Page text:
The Rise of Rhodesia
Douglas Reed here describes the origin of White Rhodesia, a little-known story which nicely illustrates innate White exploration and nation-building tendencies, as well as where the colonists went wrong — e.g., inadvertently increasing the size of the Black population.
by Douglas Reed
Editor’s note: In order to understand where we are and where we must go it is necessary to understand where we have been — completely liberated from the chart forgers who mislead us. Good guides through the labyrinth of lies include the books of English author Douglas Reed, former Chief Central European Correspondent for the London Times. Not a White racialist, he was nevertheless a representative of that always-rare, now extinct species (surviving only as an oxymoron): an honest journalist. Disgusted with both the Leftist “West” and the Communist “East” — two sides of the same evil coin — he settled in South Africa after the war. His magnum opus, written between 1951 and 1954 but published posthumously, is The Controversy of Zion (Durban, South Africa: Dolphin Press, 1978). Its 300,000 words set forth Reed’s mature view of the role of Jews and the Left in the destruction of the West and the establishment of a global dictatorship. In addition to other valuable works, Reed wrote three books about southern Africa prior to its destruction: Somewhere South of Suez (London: Jonathan Cape, 1950), The Battle for Rhodesia (Cape Town, South Africa: HAUM, 1966), and The Siege of Southern Africa (Johannesburg, South Africa: Macmillan, 1974). Reed died in South Africa at age 81 in 1976. Following is an excerpt from The Battle for Rhodesia.
It is simple enough, a mathematical calculation. Rhodesia means you, from Whitehall to Washington, Wisconsin to Worcestershire, Wigan to Wilmington and Winnipeg, and you cannot escape it. Rhodesia is no distant, isolated African episode: it reaches into your very home, however far away you be.
— Douglas Reed
IN 1890 the American frontier halted. The last Indian hunting-grounds were overrun and the Redskins (in Canada too) left in enclaves similar to South Africa’s “Bantustans” of today, (save that these are to become self-governing states).
In Africa the moving frontier went on moving. In both places the pattern was the same: the horsedrawn covered wagons and the oxen-drawn trek wagons formed laagers when the attack came: Custer’s Last Stand of 1878 and Major Alan Wilson’s last stand of 1893 alike left no white man alive. Destiny was “manifest” in each case and “pioneer” was a brave name.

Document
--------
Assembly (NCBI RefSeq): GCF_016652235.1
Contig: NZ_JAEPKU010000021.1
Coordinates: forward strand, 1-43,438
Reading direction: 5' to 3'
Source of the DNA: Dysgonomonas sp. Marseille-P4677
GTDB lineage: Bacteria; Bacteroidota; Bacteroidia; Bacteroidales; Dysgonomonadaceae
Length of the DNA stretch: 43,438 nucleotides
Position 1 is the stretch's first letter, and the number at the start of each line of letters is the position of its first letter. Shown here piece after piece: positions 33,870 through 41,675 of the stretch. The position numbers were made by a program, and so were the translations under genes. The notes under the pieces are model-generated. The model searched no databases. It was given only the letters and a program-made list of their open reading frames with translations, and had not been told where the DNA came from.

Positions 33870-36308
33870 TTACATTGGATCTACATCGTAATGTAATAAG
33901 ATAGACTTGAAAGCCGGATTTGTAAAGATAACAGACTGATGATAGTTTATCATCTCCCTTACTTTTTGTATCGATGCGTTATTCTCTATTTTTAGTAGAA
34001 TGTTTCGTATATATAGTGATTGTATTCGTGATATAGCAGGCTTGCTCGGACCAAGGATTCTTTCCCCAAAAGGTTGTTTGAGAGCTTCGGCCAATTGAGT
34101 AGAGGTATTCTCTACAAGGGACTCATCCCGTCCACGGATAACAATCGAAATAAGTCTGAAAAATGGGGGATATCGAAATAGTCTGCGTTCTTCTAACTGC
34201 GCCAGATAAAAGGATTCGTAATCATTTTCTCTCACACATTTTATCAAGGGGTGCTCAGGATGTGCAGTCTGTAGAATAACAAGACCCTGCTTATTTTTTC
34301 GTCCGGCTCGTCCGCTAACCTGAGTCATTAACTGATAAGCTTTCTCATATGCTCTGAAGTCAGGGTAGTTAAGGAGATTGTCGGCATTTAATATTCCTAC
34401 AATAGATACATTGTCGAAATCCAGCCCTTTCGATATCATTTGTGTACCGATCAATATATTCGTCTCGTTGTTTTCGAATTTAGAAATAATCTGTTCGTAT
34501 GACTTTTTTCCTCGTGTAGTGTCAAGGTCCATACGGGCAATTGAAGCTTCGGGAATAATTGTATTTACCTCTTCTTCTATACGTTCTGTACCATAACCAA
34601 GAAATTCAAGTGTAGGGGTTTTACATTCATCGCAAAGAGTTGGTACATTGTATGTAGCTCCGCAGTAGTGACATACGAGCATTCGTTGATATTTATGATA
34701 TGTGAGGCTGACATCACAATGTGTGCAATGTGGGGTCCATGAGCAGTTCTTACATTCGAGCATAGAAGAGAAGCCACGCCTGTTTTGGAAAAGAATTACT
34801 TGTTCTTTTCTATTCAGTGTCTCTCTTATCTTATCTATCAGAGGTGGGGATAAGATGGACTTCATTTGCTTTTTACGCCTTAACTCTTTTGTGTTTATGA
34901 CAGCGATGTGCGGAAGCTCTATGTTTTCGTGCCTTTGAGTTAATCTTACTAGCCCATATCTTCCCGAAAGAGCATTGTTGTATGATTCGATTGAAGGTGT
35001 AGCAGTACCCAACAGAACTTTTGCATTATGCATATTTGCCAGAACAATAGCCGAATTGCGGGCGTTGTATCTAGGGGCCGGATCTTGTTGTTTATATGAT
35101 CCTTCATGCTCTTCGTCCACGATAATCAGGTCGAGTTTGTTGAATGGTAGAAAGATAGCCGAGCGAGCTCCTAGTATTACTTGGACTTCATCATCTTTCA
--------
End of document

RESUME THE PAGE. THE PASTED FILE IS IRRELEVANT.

It was an old name, too, for pioneering began four hundred years earlier, when Bartholomew Diaz reached and Vasco da Gama rounded the Cape. The seas were uncharted and their seamen feared to fall off the edge of the world. Da Gama’s feat of seamanship in reaching and planting the Cross on Natal’s shore on Christmas Day 1498 (hence “Natal”, for the Nativity) in his wooden cockleshell was great, for these are treacherous waters where even in the 1960s big steel vessels such as the Aimèe Lykes, may strike the shoals. Then in 1652 Jan van Riebeeck was left at the Cape to store water and grow vegetables for Dutch ships eastward bound, and out of this market-garden sprang a new nation, Afrikanerdom, now a growing moral force in the world.
In 1776 the American colonists proclaimed their independence of government from three thousand miles away. The word “colonialism” then meant this mismanagement by remote control: today the word has been turned upside down and is used as a reproach against government-on-the-spot.
The Boers followed the American example when the Dutch ceded the Cape to England in 1806. They too, could not endure the distant hand and proclaimed UDI [Unilateral Declaration of Independence — a declaration of independence by a dependent state without the assent of the protecting state] in their own way: they inspanned their wagons, trekked over the northward mountains and across the Orange and Vaal, and set up their own republics. Therewith the moving frontier moved far inland and with the Portuguese settlements on the western and eastern coasts [Angola and Mozambique], Southern Africa became the white man’s settled domain.
Remained the unknown middle part of Africa, a dark enigma, and soon the moving frontier moved thither. Into that unknown land, in the 1840s and later, came first the missionaries, led by those great Scotsmen Robert Moffat, his son-in-law David Livingstone, John Moffat, James Stewart and others. The world hailed them, too, as Christian pioneers, and America shared the sense of pride when the Britisher, Henry Morton Stanley (late of the U.S. Navy), sent by Gordon Bennett and the New York Herald to search for Livingstone, found him in 1871.
Even today Central Africa is a formidable place and the dangers these men endured, though different, were not less than those braved by those later pioneers, the astronauts of today. Slave raids and inter-tribal wars, wild beasts and reptiles, malaria, dysentery, blackwater fever, yaws, Little Irons: all these made for nightmare journeys and the men who achieved them were held in the awe that is the due of Spacemen now.
The world they left behind was solidly with them, for their great purpose was to root out slavery, which the warrior tribes and the Arab slave-traders together practised. They were the banner-bearers of Christian civilization in Central Africa, and all Europe and America, in that Victorian heyday, shared this belief. So did the “settlers” who followed.